Preparing for avian flu pandemic

  • Letters
  • Sunday, 09 Oct 2005

THE avian flu has so far been centred around the South East Asian region but fears that it could result in an influenza pandemic worldwide have resulted in perhaps the greatest global effort ever made to prepare for any such eventuality. 

Some experts believe it is not “if” but “when” it would strike the US. 

The Bush administration, after the Hurricane Katrina debacle, is not taking any chances and is responding to calls to be prepared. 

Senate Democrats plan to introduce legislation to help America prepare for and protect from a possible avian flu pandemic. The Pandemic Preparedness and Response Act will provide a comprehensive approach to prepare and protect Americans from this potentially devastating virus. 

“As we continue to clean up after the federal government’s failure to effectively prepare and respond to the devastation throughout the Gulf Coast, we must make sure we do not see a repeat event with the upcoming threat of avian flu to Americans throughout the nation,” said Senator Barbara Mikulski.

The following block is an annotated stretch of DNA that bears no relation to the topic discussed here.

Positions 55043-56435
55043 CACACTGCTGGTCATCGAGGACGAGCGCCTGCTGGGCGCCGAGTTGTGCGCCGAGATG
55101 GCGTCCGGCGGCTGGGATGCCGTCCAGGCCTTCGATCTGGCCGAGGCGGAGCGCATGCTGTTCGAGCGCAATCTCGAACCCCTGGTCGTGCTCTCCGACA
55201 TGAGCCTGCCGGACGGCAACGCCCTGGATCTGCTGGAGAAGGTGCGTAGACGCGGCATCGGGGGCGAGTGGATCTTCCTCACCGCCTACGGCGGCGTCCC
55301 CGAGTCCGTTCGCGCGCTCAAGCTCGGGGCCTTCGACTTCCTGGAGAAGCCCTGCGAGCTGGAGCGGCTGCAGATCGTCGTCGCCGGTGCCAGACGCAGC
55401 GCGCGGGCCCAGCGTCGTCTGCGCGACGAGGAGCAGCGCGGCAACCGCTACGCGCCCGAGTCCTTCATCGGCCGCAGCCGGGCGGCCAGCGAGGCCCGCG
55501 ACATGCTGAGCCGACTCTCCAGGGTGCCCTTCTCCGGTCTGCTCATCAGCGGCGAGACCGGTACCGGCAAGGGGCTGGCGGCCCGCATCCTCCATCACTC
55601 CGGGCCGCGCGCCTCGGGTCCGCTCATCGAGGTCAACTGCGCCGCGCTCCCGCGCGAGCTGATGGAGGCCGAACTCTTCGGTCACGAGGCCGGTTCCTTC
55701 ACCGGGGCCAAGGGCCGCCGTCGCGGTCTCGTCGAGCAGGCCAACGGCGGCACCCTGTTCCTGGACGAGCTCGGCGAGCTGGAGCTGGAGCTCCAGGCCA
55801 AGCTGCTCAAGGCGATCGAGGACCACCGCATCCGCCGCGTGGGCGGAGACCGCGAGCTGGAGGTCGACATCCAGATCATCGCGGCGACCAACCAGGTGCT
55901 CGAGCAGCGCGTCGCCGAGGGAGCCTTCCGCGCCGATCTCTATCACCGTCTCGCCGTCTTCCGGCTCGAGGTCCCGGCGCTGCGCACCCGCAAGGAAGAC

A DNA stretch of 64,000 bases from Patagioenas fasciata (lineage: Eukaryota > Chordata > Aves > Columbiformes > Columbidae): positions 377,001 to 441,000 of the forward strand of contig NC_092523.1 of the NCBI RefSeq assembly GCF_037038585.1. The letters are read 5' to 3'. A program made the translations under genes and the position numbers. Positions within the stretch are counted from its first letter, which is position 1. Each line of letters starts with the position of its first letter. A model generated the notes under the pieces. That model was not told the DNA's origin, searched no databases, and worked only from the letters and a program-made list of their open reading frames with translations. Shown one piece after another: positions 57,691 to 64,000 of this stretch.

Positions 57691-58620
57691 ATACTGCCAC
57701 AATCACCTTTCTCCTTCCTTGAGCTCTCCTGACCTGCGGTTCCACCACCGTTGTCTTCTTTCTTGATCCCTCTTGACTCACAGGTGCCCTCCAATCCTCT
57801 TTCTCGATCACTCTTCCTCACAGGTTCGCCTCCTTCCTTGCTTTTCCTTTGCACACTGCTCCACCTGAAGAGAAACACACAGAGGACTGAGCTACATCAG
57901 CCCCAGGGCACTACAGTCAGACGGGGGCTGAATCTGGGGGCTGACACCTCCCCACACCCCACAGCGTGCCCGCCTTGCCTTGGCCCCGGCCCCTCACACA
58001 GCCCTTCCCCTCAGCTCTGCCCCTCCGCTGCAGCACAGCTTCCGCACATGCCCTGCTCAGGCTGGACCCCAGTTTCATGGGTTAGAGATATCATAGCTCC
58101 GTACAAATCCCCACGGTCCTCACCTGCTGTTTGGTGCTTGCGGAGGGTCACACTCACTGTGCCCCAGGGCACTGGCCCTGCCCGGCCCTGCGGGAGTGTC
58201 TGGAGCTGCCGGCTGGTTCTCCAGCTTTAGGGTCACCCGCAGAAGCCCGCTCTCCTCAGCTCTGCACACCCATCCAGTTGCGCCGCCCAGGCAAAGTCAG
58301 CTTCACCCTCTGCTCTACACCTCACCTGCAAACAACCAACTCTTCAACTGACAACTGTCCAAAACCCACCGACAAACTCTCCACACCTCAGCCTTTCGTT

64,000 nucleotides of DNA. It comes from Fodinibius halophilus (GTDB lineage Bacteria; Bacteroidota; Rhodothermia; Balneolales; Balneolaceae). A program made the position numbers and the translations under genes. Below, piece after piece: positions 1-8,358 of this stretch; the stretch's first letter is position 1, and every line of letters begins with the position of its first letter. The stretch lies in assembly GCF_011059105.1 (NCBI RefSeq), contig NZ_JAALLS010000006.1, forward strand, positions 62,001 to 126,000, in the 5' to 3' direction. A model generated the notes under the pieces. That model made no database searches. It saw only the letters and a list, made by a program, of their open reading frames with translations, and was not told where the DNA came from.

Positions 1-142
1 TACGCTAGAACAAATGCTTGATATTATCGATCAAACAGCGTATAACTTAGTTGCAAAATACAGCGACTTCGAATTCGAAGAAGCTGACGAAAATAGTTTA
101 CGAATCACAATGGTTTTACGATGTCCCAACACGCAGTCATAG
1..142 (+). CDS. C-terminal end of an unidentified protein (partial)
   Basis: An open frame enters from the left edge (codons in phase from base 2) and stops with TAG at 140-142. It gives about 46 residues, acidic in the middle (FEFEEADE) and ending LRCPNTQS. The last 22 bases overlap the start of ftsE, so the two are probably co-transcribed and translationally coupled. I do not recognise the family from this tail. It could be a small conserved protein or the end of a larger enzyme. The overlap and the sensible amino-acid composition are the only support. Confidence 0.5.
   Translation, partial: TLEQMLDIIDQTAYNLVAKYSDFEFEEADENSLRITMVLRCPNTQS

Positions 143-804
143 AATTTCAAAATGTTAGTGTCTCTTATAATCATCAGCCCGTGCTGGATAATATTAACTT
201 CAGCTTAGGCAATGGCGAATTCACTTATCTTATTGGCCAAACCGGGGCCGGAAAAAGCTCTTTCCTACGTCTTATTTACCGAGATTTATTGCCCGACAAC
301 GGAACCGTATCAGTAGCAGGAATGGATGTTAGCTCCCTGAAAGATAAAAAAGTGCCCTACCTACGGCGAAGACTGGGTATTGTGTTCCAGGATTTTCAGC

Avian flu, also known as bird flu, is a virus that to date has only been passed from birds to humans. However, experts publicly predict that it is only a matter of time before the virus mutates and can be easily spread between humans, creating a widespread public health crisis. 

In a matter of weeks, an outbreak in China, Vietnam or Cambodia could spread rapidly and trigger a worldwide outbreak facilitated by international travel and globalisation. The Pandemic Preparedness and Response Act will enable the nation to take crucial steps forward in protecting Americans from an avian flu pandemic.  

Last month, the US Health and Human Services Department (HHS) began spending US$100mil for the first large-scale production of a bird flu vaccine. After criticism that it was not stockpiling enough of the anti-flu, the US Senate passed legislation last week that would increase those purchases by US$3bil.